Drugs use in Biliary atresia and the roles of clinical pharmacist | 42990
Pediatrics & Therapeutics

Pediatrics & Therapeutics
Open Access

ISSN: 2161-0665

+44 7868 792050

Drugs use in Biliary atresia and the roles of clinical pharmacist

Joint Event on International Conference on Pediatric Pharmacology and Therapeutics & 12th International Conference on Pediatric, Perinatal and Diagnostic Pathology

July 13-14, 2018 | Toronto, Canada

Christina YK Leung

University of Hong Kong, Hong Kong

Keynote: Pediatr Ther

Abstract :

Biliary atresia (BA) is a condition in which inflammation develops within the bile ducts around the time of birth. This leads to bile duct damage and reduces the flow of the bile which subsequently causes scarring of the liver. The initial treatment for biliary atresia is a surgical operation called the â�?�?Kasai Porteoenterostomyâ�? (KPE). The aim of KPE is to make a drainage channel to allow bile to drain from the liver. Before the surgery, the patient will be prescribed with fat-soluble vitamins for patients with prolonged jaundice. Examples are multivitamin preparations (Abidec�?® or Dalivit�?® drops in the UK), vitamin K preparations (phytomenadione injection which can be given by oral, IV or IM routes and menadiol tablet), Vitamin E (tocopheryl acetate), and Vitamin D (Alfacalcidol). 24 to 48 hours before the surgery, the patients will receive bowel preparations and the common ones are Lactulose liquid, Neomycin liquid, and Metronidazole suspension. After the operation, the patient will receive drugs via intravenous or intramuscular route for about 3 to 5 days, standard maintenance IV fluid will be given for about 3 to 4 days. Nurse Controlled Analgesia (NCA) IV pump with morphine is always used for the initial 3 days, and the patient is also prescribed with regular paracetamol (IV or rectal) for breakthrough pain for about 3 days then change to oral. Prophylactic IV antibiotics will be given after the surgery for at least 72 hours. Examples are Gentamicin and Piperacillin/Tazobactam as dual therapies. After 72 hours, if no high temperature is developed and the oral feeds are started, the prophylactic antibiotics can be changed to oral for 28 days (an example is oral Cefalexin). Ranitidine is also used to prevent a stress-induced ulcer. Intramuscular vitamins are used post-surgery. Examples are Vitamin D 30,000 units (60,000 units if radiological rickets is present), Vitamin E 10mg per kg, Vitamin A 10,000 units are given at the discretion of hepatologist (usually for patients with late diagnosis). After day 5 of operations, the patient may start oral therapies. Additional oral vitamins are necessary post-surgery for about 6 months. Examples are Vitamin K, Vitamin E, and multivitamin drops. Oral Phenobarbitone (alcoholfree liquid or tablet) helps to increase bile flow and hence to reduce itching symptom. The recommended dose is 15mg daily, increasing to 45mg daily in steps of 15mg per week. Colestyramine helps to remove the bile salts which cause jaundice and itchiness. Since Colestyramine can reduce the absorption of some drugs, especially vitamins, it is recommended to leave vitamin preparations at least 2 hours before or 4 hours after giving Colestyramine. Spironolactone suspension helps the patient reduces the amount of fluid accumulated as a result of ascites, but it is not needed in all cases. There have been clinical studies to use high dose oral steroids (oral prednisolone) post KPE to benefit in reduction of postoperative bilirubin and clearance of jaundice. However, the findings show that the effect of steroids may be limited or inhibited by an increasing degree of fibrosis and onset of cirrhosis. If KPE is successful, many of these medicines can be stopped over time. If KPE fails, the liver transplant can be one of the treatment options. The care of the biliary atresia patients is best with the multi-disciplinary approach, and clinical pharmacists play a significant role in this care management. Examples of the contributions are dosage recommendations, choice of drugs, stopping or initiation of a therapy, guidelines development, drug history talking and medication reconciliation, therapeutic drug monitoring and other blood results monitoring to optimise drug therapies, patient education such as developing of patient leaflets and delivering of patient education talks, patient counselling of discharged medications such as using of tailored-made discharge medication card, discharge planning to reduce the waiting time, adverse drugs reactions monitoring, medication incidents management, drugs interactions, advice on drug administration (e.g. with or after food, timing of drug administration, method of IV drug administration), review of medications in the out-patient clinics after discharge, and participation in the clinical trials.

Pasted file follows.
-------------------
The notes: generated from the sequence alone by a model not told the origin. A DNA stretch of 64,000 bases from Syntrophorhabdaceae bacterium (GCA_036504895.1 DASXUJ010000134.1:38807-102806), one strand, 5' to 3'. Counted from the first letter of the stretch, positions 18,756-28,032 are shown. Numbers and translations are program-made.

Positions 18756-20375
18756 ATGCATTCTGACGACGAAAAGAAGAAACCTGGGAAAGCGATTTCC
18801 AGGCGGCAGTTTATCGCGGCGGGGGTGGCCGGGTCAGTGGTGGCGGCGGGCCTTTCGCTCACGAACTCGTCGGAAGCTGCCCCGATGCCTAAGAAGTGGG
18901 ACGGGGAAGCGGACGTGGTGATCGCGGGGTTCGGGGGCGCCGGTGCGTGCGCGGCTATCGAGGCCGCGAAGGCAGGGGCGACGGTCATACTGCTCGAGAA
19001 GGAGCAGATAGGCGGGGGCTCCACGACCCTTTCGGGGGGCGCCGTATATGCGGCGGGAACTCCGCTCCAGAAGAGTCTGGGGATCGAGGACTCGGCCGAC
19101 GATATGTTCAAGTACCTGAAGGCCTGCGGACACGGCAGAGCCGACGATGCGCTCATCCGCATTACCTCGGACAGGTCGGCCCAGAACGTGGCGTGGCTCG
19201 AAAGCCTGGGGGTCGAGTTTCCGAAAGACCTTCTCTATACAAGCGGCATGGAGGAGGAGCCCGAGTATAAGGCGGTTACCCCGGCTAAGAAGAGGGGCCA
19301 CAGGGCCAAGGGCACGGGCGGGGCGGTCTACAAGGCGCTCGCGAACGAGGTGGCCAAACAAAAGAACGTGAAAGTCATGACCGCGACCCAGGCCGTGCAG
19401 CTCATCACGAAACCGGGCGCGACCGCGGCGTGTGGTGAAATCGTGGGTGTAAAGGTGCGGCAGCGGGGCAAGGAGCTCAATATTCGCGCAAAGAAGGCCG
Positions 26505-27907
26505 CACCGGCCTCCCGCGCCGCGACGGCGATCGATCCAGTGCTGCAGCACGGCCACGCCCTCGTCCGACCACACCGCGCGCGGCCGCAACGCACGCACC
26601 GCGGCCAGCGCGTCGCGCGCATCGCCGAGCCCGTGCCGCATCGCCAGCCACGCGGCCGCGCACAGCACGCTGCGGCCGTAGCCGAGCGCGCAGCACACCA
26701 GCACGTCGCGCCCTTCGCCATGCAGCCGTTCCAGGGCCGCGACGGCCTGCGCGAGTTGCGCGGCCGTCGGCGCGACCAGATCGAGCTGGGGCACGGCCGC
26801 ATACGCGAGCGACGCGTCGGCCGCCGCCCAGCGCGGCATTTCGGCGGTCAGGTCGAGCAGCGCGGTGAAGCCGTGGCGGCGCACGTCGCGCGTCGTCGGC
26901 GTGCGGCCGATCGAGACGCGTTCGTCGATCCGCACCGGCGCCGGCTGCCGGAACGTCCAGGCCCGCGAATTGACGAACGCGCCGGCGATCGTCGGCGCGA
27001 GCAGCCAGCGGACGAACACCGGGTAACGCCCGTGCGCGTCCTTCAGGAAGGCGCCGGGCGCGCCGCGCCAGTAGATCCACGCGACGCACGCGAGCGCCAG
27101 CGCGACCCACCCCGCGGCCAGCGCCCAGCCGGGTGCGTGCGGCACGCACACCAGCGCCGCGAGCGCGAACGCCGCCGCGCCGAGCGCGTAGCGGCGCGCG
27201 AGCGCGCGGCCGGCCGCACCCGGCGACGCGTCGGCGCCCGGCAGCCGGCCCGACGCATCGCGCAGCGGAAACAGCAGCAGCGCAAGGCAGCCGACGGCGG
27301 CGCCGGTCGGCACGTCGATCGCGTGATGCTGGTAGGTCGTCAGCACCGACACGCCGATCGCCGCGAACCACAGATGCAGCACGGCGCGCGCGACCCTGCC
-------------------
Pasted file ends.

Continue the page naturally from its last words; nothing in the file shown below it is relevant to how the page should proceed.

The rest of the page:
Biography :

Christina Leung completed two Bachelor degrees in England, BSc Management Sciences followed by the BPharm Pharmacy. Following the registration as a pharmacist in the UK, she worked in different London Teaching Hospitals for 16 years. In UK, she specialised in Paediatrics (especially in PICU and Paediatric Liver), Obstetrics and Gynaecology. She published a number of articles including drugs use in paediatric liver diseases in the UK and management of vomiting in pregnancy and hyperemesis gravidarum. Ms Leung is also a registered pharmacist in Hong Kong. Since 2012, she had worked as the Senior Pharmacist (Clinical Pharmacy in Charge) at the University of Hong Kong-Shenzhen Hospital, a reformed hospital in China. Currently, Ms Leung is the Honorary Tutor at the University of Hong Kong. She delivers lectures to the Master and Undergraduate Pharmacy students relating to drugs use in Paediatrics, Obstetrics and Gynaecology.